First, a couple of assumptions for this post.
1. Climate change is real, significant, and really significant. I grew up knowing this– way beyond aerosol cans or cfl light bulbs, there is substantial and irreparable damage that humankind has inflicted on this planet, especially since the discovery, mining, and burning of fossil fuels. This is reaching, if it has not already reached, a critical upper limit, and if we don’t halt or reverse this trend, um, it’s going to be very, very bad.
2. Peak oil/energy is real, imminent (or just past), and really significant as well. Oh, there’s plenty of oil in the ground, but it will soon cost almost as much energy to access and transport it as the well will yield. And there’s not more to be had once it’s all gone. The consequences of running out of fuel and/or only select wealthy persons having access to it are practically apocalyptic. How do you get to the store for food? How does the food get to the store? How do you get to a clinic for medicine or the medicine get to you? How do you get to work? What do industries like manufacturing, transportation, tourism, shipping, and so on look like? How are plastics made? How does someone who doesn’t own land (to grow food on) and can’t afford a hybrid and lives too far from a town center to walk even imagine a life without oil?
I’m not going to spend my time fleshing out the scenarios of these two problems coming to a head at once. It’s depressing and frightening and induces in me a sort of terror that I usually reserve for zombie movies and dental work. At the conference I attended last week, these were taken as fact (which they are), and we focused more on response.
Who is the church and how are we called to respond in light of climate crisis and peak energy?
The church is who it has always been, the body of Christ, the light of the world, the community of hope, the city on a hill. It’s just that now that city needs to be a transition town.
That’s how I think we are called to respond. We must be the centers of a new kind of community, a new way of living together. The post-oil world will not look that different than the pre-oil one. We’ll farm and trade goods. we’ll live in closer communities. We’ll interact with each other instead of our televisions. We’ll sparingly interact with the outside world (because we’ll still have computers that run on solar energy–I’m not giving up my Internet!). We’ll look out for one another, sharing what we have, carpooling if we really must go somewhere, building systems of transportation (of people and goods) and communication that are sustainable. We will support one another in the times of chaos and uncertainty and grieving–yes, grieving, because it’s not just the things we think we love that will not survive major climate crisis and energy collapse, there will be people, too.
And imagine if the church was there for all of that. Imagine if our lawns were the community gardens. Imagine if our basements and halls and sanctuaries were the places to stay warm. Imagine if our telephones and computers were the channels of communication. Imagine if our clergy and laity were the prophets of hope and the arms of support in times of struggle. Imagine if we were the positive model of how to live together, how to share, how to weather the fear and the transition around us.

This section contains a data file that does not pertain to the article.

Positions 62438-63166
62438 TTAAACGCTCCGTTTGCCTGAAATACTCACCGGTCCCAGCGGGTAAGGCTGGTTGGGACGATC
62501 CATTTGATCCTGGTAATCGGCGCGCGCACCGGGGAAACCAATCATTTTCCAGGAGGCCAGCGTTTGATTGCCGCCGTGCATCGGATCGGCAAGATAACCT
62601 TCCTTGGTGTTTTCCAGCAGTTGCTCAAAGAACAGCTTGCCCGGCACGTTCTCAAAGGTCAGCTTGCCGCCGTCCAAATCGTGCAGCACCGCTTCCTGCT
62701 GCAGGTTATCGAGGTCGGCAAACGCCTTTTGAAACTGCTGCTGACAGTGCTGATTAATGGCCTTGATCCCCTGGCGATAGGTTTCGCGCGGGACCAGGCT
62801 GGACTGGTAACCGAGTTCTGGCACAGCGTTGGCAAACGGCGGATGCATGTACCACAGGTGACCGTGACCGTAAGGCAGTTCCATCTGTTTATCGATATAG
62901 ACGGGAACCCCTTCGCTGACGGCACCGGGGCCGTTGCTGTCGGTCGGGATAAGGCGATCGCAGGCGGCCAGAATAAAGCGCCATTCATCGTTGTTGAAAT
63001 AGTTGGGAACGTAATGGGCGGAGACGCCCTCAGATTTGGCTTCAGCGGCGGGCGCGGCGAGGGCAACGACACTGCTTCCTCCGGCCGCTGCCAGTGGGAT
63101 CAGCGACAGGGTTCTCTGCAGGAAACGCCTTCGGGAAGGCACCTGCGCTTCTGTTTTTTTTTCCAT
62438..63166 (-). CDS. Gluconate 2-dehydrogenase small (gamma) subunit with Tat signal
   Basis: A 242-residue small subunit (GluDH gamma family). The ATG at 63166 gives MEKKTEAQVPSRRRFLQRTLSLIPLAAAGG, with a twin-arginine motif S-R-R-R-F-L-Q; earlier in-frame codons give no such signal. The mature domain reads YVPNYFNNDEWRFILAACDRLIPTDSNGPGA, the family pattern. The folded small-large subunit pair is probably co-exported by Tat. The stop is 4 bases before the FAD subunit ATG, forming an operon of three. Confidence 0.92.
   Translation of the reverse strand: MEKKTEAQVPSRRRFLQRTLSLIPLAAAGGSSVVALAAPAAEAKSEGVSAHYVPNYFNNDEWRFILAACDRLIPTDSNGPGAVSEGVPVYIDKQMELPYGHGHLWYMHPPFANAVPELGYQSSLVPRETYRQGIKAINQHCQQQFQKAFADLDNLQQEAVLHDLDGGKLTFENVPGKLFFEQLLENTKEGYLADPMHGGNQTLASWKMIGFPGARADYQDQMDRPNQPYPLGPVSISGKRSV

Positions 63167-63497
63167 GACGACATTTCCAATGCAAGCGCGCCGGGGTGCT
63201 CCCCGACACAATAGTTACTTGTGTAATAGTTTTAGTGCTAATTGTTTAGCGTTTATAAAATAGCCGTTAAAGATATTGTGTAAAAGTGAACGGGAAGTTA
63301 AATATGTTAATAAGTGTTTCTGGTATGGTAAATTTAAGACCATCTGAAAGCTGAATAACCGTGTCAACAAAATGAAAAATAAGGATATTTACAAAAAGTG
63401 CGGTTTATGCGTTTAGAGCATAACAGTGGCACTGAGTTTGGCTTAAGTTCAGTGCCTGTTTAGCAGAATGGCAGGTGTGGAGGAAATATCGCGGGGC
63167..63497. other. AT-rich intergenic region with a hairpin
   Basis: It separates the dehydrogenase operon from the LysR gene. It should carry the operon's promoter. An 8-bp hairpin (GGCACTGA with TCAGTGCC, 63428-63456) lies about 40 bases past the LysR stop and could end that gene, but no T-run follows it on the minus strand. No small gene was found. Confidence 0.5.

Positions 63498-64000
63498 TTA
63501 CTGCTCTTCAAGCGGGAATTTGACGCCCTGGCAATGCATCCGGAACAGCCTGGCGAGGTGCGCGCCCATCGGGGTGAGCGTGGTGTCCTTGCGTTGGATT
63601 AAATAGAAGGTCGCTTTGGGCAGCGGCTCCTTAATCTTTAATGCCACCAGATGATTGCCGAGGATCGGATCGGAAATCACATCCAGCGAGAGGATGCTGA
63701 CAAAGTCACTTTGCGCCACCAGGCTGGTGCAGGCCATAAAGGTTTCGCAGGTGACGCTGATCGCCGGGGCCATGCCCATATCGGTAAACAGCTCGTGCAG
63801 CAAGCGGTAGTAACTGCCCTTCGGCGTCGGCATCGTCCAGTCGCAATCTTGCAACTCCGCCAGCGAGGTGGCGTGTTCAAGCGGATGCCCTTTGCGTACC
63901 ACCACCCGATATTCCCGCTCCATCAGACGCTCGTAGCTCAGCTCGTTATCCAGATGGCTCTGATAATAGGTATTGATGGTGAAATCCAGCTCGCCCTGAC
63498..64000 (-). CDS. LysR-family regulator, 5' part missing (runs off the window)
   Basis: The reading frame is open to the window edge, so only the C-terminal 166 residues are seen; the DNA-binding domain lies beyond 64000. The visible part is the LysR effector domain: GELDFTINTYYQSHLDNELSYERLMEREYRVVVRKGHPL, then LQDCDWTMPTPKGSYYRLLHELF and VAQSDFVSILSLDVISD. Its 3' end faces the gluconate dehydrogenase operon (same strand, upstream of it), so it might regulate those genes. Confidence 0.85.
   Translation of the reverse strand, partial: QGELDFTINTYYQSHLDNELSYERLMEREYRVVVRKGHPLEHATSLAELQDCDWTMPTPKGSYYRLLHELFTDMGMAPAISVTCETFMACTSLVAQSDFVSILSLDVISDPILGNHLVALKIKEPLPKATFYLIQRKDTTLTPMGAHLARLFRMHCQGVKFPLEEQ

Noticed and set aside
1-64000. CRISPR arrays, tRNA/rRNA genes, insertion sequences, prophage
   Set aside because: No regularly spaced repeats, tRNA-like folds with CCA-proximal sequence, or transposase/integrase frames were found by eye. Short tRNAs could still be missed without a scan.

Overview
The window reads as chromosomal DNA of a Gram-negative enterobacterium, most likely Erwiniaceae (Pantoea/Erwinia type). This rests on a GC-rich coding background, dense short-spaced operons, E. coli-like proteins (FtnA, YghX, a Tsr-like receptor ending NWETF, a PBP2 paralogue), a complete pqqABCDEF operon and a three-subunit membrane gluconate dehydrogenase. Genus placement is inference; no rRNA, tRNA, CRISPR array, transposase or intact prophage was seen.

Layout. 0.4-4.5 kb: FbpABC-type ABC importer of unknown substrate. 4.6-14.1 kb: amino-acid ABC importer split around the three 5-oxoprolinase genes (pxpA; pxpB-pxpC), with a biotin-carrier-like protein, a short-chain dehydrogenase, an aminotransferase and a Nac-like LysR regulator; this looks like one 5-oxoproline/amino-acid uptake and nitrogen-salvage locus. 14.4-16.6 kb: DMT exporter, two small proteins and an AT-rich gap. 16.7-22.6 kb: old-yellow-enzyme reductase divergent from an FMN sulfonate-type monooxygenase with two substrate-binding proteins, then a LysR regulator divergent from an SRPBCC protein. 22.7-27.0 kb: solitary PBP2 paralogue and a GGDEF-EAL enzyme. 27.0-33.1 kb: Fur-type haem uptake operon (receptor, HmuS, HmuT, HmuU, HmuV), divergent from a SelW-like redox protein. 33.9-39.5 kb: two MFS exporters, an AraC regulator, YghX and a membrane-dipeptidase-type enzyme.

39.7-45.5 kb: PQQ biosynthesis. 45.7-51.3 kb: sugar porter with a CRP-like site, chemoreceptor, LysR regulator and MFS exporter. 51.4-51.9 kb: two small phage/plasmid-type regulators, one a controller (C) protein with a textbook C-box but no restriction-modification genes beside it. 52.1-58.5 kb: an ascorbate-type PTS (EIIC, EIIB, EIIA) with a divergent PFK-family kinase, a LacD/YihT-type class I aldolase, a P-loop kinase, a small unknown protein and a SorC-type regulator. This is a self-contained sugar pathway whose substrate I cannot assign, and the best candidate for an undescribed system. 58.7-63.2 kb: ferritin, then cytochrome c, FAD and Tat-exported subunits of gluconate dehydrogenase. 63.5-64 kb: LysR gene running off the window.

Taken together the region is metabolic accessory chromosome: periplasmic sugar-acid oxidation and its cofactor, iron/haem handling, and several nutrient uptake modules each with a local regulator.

We’ve been this before. In her infancy, the church was the sustainable, thriving, alternate community in the face of Roman oppression. Can we now be the sustainable, thriving, alternate community in the face of climate crisis and energy collapse?
For the church to answer this call, we have to do several things. First, we have to confess that we are just as addicted to oil and pollution as any other organization, that in fact our buildings are often the least efficient uses of space in town. Ouch. And like any good confession, we can’t stop there but must move on to repentance, to changing the way we do things as a church and the way we encourage each member of the community to do things by our words and deeds. We may need to walk away from our buildings, or share them, or use them differently. We need to begin to organize the things that will need to be in place: community gardens and agriculture, food banks, time banks and bartering, medical clinics, carpools, shared technological equipment, agency resources. We have to have at least a little of our act together if we hope to help others.
But before we can build all that, we need to build community.
That sounds familiar.
Wait, Becca, you say, I thought you cared about housing and people living homeless? Didn’t you blog about that at length? I did. And I also said that what we need to begin to address that situation is to build community.
Could it be that these communities are the same? Could looking out for one another in terms of shelter and food also mean looking out for the whole community and for the earth? Could that be our calling in this time and place? As I said in an earlier post,
Suddenly I’m thinking that the call of the church is not just to community, but to sustainable community, in all of the senses (environmental, economical, social, spiritual…) we can imagine.
It’s not going to be easy. But then again, Kermit always said being green wasn’t easy. Come to think of it, Jesus said the same thing about discipleship.